Authorities in Laos on Thursday granted a parcel of land to a group of villagers demanding compensation for an area they said the government grabbed to establish a rubber plantation seven years ago.
An official from the Ministry of Agriculture and Forestry told RFA’s Lao Service that the government had allocated 100 hectares (247 acres) of farmland to the residents of Ban Yup, a village located in Sekong province’s Thateng district in southern Laos.
“We believe that helping Yup village at present is the right thing to do. We have cleared the rice fields for them and provided them with a livestock program and a water pump,” the official said, on condition of anonymity.
But the official acknowledged that some of the residents remained unhappy with the settlement, even though the amount of land granted to the village was equal to the amount they had lost in the concession.
“Some villagers are not happy with the compensation because they want their original land back, which they say was more fertile,” he said.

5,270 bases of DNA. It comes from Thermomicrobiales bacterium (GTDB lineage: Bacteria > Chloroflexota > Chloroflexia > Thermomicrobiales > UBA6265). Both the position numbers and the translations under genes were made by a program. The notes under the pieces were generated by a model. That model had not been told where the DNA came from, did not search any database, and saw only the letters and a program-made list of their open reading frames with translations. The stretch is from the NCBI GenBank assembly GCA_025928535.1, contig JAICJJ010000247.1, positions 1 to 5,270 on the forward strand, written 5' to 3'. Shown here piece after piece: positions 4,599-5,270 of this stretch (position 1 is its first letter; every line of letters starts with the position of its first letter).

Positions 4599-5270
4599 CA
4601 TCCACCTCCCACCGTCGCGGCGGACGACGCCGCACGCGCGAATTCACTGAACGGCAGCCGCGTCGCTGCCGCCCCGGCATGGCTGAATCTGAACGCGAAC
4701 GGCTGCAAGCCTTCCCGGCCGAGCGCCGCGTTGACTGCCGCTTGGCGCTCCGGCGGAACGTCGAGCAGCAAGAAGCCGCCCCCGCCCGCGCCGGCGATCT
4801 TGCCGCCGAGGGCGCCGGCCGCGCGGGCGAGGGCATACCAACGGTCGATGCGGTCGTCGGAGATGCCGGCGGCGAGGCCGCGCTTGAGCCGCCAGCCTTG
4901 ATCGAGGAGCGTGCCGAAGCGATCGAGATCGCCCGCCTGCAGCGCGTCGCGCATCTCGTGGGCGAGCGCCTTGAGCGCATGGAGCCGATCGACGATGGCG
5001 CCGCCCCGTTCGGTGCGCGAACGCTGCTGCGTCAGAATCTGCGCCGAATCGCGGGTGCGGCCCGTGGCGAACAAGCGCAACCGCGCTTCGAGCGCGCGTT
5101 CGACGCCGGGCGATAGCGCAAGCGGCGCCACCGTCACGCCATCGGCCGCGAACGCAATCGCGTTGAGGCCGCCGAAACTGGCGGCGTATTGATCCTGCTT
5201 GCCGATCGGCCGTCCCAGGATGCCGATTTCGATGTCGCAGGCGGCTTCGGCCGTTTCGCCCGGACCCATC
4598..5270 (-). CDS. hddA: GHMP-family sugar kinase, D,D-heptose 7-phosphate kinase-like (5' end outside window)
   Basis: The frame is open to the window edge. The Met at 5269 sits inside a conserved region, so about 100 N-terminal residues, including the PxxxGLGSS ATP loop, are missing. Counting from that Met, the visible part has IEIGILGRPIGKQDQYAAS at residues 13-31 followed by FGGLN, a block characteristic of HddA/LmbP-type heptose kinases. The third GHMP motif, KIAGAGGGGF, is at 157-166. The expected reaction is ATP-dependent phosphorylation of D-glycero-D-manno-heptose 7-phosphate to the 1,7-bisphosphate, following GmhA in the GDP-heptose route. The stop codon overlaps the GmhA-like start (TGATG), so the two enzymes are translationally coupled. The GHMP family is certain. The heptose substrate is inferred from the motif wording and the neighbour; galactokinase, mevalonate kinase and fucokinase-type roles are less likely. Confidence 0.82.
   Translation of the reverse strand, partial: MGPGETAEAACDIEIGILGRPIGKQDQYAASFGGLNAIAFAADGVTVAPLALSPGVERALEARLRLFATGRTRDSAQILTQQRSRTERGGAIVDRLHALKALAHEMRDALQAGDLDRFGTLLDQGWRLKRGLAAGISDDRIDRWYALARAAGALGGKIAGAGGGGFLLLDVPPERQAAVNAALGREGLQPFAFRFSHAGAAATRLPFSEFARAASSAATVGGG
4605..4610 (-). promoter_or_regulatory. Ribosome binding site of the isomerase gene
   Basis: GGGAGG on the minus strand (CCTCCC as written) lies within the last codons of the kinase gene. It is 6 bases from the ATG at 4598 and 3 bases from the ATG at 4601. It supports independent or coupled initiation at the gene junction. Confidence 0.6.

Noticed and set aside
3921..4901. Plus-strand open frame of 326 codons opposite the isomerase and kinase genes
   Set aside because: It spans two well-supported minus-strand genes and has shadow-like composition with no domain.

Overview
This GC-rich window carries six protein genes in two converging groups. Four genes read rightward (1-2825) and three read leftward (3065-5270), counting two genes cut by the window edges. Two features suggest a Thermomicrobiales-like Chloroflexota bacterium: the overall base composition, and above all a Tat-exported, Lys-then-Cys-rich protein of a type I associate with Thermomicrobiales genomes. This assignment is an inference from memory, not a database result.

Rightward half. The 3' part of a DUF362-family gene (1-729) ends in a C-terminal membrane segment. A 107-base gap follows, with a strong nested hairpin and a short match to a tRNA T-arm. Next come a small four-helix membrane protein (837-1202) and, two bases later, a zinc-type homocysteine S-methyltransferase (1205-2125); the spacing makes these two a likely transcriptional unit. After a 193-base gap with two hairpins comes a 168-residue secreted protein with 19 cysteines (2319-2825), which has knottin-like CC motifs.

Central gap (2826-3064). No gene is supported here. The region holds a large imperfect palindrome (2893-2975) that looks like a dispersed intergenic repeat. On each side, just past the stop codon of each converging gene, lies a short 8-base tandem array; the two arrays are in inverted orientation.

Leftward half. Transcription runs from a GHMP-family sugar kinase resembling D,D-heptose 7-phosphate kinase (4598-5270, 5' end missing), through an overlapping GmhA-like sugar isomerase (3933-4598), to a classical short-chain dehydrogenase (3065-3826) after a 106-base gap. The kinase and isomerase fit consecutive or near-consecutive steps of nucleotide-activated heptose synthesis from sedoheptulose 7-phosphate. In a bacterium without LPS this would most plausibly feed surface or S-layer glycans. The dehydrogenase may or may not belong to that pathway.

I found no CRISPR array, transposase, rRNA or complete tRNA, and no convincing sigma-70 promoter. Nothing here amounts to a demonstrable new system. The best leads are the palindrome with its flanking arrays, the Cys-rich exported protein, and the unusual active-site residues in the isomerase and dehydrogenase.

The Ban Yup villagers have been fighting for an alternative site and better compensation since the government granted their land—in what is believed to have been a 50-year concession—to Vietnamese company Cong Ty Cao Su Nghi Lao-Viet (LVF) in 2006 for rubber cultivation.
In June last year, authorities detained at least seven villagers for around two weeks after they approached local officials about the dispute.
Upon their release, authorities took into custody another man, a former soldier, who they said had organized the villagers to demand better compensation for their land and had helped them draft a petition sent to the central government, local sources said.
But authorities denied that the villagers had been held and said they had only questioned them about their grievances.
The Lao government set up a task force to investigate the long-running dispute in October, which villagers said was in response to online conversations sparked by international media reports of the detentions.
Also in June, Laos’s Ministry of Planning and Investment announced a four-year suspension on new land concessions for rubber plantations and new mining licenses due to concerns about land encroachment.
Rights groups welcomed the announcement of the moratorium, which followed calls from the National Assembly for a countrywide review of land concessions, but warned it was not the first time Laos had made plans to suspend land concessions.
Much of Laos’s economic growth has come from land concessions for natural resources—including timber, agricultural products, minerals, and energy—but some worry that it comes at a cost for those who lose their land.
Reported by RFA’s Lao Service. Written in English by Joshua Lipes.